The Pain Of a Desk Job

A few weeks ago, at Rise and Grind, I met with the physical therapists hoping for a rub down to alleviate some wrist pain. What I got instead was a quick evaluation and homework for my rotator cuff. As Crossfit athletes, we are all aware that the cause of the pain is always above or below where the pain is felt. This seemed like a stretch, a long way to travel, for what I felt (and you guys know me, my arms are long), but after further conversation it made sense.

One, I work a desk job. I’m sitting, hunched over a computer screen for about eight hours a day, five days a week. Since probably fifth grade, when my height surpassed 95% of my classmates, I started standing odd to appear smaller (I’m not kidding). All of this leads to a forward bend of my shoulders, the rounding of my back, and poorer performance.

Second, it’s not an area we think about until something goes wrong. It’s important though! Without it, we cannot lift our arms over our heads, and uh, we do a lot of that in Crossfit – with heavy weights.

I was given four simple tasks to help my problem.

For the hunch, lay on a foam roller, aligning your spine with the roller, tail to head. Then allow your arms to rest stretched out perpendicular to your body; think of a cross or a lowercase t. Three minutes a day. This should counterbalance the slouching and eventually lead to better posture.

For that wonderful rotator cuff, three movements with a light resistance band. I’ve been using the red band and working my way up to completing 3 sets, 10 reps because I’ve been recovering from Rise and Grind and my shoulders are weaklings.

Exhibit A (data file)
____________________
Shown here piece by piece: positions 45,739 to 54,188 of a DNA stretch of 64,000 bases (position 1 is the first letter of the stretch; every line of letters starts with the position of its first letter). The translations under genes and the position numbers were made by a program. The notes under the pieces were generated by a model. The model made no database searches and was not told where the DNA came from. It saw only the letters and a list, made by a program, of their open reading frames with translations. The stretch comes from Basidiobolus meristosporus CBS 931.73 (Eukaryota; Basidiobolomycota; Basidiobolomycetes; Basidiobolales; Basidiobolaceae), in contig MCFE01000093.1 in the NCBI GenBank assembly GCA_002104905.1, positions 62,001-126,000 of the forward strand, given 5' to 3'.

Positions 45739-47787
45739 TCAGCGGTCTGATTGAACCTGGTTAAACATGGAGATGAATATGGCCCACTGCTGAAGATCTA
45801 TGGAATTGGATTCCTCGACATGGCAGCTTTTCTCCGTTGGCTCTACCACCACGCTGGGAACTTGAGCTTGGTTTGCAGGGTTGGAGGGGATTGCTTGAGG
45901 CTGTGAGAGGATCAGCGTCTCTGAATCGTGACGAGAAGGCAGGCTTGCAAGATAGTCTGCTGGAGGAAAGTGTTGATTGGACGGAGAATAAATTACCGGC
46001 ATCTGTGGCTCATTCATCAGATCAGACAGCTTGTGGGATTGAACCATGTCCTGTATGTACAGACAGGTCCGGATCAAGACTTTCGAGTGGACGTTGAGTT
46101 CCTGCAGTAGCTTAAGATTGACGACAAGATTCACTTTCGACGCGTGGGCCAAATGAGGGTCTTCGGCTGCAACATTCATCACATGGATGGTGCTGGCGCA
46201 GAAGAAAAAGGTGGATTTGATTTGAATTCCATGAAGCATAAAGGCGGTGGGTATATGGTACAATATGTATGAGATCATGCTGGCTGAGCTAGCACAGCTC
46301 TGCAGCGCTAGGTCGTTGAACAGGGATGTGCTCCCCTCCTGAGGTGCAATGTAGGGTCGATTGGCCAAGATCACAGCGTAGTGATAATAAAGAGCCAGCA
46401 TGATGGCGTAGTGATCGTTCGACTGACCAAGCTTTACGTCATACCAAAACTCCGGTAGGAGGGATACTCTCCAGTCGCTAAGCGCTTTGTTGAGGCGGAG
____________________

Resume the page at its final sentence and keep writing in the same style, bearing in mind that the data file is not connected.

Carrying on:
• Attach the band to the rig about elbow high, stand with your side facing the rig, and far enough out for a little tension. With your arm at your side, elbow at a right angle (forearm parallel to the floor), and the band in hand, rotate your hand toward your stomach and back out. You’re only working with a 90 degree rotation here, not 180.
  • The next movement, is to switch hands without rotating your body, just take a step closer to the rig for less resistance. Start with your hand at your stomach, and rotate out to the previous starting position. When you’re done with one side, flip to have the opposite side of your body face the rig and repeat the movements.
  • For the last movement, move the band to an area on the rig above your head. With your arm out (getting ready to flex ;), keep your elbow at a right angle, and with band in hand, rotate your hand down until it and your forearm are parallel with the floor. Repeat on the other arm.
  • We’ve down the opposite of this last movement in Nika, where we stood on a band and rotated our hand up. Do that to! I had to remove some tension given the stretch of the band, by holding it in the opposite hand – not doing the work, about waist high.

If you need help with any of these movements, hit me up in the box and I’ll awkwardly demo them for you.

Guys, I love this stuff. I love learning the who, what, where, why, and how of movements. I enjoy learning how to implement smaller exercises to strengthen the larger movement, and mobility that will aid in the more powerful, successful landing of a lift. While I love doing this research, I’m terrible at the follow through. The only reason I exercise at all is because I pay someone to make me do it (thank you, Crossfit)! So if you see me around the box, and I’m not working on my rotator cuff or my hip flexors or something extra after class, please remind me. Make me do it, do it with me; I’ll do the same with/for you!

In health, Coach Diane

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